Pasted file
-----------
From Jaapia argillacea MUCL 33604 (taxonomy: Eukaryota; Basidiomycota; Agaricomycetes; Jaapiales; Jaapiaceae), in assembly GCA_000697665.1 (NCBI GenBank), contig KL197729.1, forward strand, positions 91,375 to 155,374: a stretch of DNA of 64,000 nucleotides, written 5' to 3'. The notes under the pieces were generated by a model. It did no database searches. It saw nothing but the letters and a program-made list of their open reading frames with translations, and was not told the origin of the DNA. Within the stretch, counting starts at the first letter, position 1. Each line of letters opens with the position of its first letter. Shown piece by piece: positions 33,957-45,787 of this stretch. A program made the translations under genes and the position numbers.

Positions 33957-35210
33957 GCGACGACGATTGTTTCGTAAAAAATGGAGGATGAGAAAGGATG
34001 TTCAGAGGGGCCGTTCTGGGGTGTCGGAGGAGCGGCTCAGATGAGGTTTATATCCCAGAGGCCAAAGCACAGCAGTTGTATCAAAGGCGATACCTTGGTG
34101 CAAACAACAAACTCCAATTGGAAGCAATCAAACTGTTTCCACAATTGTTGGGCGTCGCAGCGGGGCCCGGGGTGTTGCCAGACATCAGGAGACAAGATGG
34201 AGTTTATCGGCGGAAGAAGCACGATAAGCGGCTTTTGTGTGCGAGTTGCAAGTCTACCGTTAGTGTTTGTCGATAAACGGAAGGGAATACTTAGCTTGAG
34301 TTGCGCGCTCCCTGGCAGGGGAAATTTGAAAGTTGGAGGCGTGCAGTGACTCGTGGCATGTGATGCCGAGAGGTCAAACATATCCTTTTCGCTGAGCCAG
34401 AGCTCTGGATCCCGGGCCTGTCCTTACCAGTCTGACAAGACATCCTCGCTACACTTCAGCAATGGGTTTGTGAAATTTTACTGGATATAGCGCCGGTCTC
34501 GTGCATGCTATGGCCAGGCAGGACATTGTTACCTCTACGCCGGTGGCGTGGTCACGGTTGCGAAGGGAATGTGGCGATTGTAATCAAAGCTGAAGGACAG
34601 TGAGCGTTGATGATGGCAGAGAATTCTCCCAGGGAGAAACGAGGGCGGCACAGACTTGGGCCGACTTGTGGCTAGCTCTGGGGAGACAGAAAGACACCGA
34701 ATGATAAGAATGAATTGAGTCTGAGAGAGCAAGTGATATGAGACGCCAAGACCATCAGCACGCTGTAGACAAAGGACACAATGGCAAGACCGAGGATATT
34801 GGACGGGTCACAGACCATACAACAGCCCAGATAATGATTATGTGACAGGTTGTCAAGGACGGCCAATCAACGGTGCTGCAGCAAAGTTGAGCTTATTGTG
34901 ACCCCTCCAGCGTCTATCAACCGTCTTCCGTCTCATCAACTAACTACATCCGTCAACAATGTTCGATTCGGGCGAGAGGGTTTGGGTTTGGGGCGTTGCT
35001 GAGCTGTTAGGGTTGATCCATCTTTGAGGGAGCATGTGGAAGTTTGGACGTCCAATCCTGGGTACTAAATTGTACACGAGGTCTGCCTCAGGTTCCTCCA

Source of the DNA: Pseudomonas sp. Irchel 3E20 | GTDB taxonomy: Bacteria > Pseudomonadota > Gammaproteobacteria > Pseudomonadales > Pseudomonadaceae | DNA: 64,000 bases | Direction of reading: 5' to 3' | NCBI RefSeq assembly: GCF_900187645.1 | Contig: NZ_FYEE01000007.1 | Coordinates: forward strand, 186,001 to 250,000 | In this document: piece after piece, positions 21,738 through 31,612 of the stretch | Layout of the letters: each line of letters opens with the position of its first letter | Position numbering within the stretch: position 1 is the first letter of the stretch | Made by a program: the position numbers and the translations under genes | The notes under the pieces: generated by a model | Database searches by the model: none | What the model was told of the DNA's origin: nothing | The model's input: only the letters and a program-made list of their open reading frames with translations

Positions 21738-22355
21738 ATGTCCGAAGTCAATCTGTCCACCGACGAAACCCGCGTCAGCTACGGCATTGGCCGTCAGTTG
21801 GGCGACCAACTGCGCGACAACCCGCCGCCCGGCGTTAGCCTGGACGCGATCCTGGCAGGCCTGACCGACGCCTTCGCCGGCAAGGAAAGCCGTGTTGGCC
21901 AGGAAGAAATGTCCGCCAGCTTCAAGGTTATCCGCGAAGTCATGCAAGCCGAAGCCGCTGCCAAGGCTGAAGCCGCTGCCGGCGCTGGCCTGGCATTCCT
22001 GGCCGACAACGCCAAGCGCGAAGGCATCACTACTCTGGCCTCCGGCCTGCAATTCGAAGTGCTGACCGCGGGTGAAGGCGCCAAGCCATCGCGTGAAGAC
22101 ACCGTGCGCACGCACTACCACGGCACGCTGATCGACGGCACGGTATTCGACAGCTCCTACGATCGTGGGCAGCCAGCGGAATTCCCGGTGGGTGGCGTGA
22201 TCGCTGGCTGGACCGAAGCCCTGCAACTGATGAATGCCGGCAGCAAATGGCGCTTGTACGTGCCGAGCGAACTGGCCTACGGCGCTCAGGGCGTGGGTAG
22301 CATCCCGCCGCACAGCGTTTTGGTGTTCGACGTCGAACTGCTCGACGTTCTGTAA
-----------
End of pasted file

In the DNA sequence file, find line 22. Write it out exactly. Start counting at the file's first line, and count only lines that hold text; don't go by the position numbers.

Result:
22201 TCGCTGGCTGGACCGAAGCCCTGCAACTGATGAATGCCGGCAGCAAATGGCGCTTGTACGTGCCGAGCGAACTGGCCTACGGCGCTCAGGGCGTGGGTAG